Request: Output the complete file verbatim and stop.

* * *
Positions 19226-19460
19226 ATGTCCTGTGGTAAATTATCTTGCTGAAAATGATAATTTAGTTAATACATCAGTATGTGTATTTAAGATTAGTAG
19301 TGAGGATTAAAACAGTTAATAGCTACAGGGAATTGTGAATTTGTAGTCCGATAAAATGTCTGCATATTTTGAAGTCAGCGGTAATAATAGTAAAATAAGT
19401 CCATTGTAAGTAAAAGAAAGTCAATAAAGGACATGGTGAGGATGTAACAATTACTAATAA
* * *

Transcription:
Positions 19226-19460
19226 ATGTCCTGTGGTAAATTATCTTGCTGAAAATGATAATTTAGTTAATACATCAGTATGTGTATTTAAGATTAGTAG
19301 TGAGGATTAAAACAGTTAATAGCTACAGGGAATTGTGAATTTGTAGTCCGATAAAATGTCTGCATATTTTGAAGTCAGCGGTAATAATAGTAAAATAAGT
19401 CCATTGTAAGTAAAAGAAAGTCAATAAAGGACATGGTGAGGATGTAACAATTACTAATAA